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deshabille

[dez-uh-beel, -bee] /ˌdɛz əˈbil, -ˈbi/
noun
Dictionary.com Unabridged
Based on the Random House Dictionary, © Random House, Inc. 2017.
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Examples from the Web for deshabille
Contemporary Examples
Historical Examples
  • And of necessity, even the noble have their moments of deshabille.

    The Spenders Harry Leon Wilson
  • He was dressed, again by the hands of the incomparable Leduc, in a deshabille of some artistry.

    The Lion's Skin Rafael Sabatini
  • He had, of course, slept in the house, seeing he presented himself in deshabille.

    David Elginbrod George MacDonald
  • "The evidence is very strong," she said, lazily settling her deshabille.

    The Crooked House

    Brandon Fleming
  • It was the lawyer, in deshabille and very rough-haired; and very angry he looked.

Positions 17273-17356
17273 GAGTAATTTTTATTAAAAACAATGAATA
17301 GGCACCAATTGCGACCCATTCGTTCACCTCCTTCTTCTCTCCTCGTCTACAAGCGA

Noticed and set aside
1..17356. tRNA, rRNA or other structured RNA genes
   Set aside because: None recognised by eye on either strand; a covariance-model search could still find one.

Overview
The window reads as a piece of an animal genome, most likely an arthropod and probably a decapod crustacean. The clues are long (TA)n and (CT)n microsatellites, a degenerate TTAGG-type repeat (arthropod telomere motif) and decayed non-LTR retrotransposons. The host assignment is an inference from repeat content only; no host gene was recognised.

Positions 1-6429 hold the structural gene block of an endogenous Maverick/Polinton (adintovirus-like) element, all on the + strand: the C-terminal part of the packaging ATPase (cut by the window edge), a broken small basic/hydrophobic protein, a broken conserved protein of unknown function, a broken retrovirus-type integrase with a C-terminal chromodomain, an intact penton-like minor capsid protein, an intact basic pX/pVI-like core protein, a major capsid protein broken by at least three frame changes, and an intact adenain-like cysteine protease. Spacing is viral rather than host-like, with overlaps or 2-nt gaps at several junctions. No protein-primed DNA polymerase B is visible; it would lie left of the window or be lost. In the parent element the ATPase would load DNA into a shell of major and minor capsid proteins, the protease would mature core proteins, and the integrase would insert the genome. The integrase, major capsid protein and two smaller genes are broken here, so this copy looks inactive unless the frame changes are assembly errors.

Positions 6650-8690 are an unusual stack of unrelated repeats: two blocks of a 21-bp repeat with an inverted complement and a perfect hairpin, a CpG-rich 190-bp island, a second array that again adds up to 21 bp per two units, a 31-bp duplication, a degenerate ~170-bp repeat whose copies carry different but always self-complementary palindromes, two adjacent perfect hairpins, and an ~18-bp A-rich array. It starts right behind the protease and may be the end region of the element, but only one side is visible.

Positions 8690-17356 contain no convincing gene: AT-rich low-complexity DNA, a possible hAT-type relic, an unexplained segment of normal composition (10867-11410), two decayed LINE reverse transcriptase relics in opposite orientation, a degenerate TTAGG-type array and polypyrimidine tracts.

• It must have been near midnight, and Admiral Porter was in deshabille.

  • He was in deshabille and was sweeping out his office with a hard brush and shovel.

    The Soul of John Brown Stephen Graham
  • "Do you know, I like that kind of deshabille," said Cradell.

    The Small House at Allington

    Anthony Trollope
  • I knocked at one at a hazard, and was rejected by a large woman in deshabille.

    A Woman of Genius Mary Austin
British Dictionary definitions for deshabille

deshabille

/ˌdeɪzæˈbiːl/
noun
1.
the state of being partly or carelessly dressed
2.
(archaic) clothes worn in such a state
Word Origin
C17: from French déshabillé undressed, from dés-dis-1 + habiller to dress; see habiliment
Collins English Dictionary - Complete & Unabridged 2012 Digital Edition
© William Collins Sons & Co. Ltd. 1979, 1986 © HarperCollins
Publishers 1998, 2000, 2003, 2005, 2006, 2007, 2009, 2012
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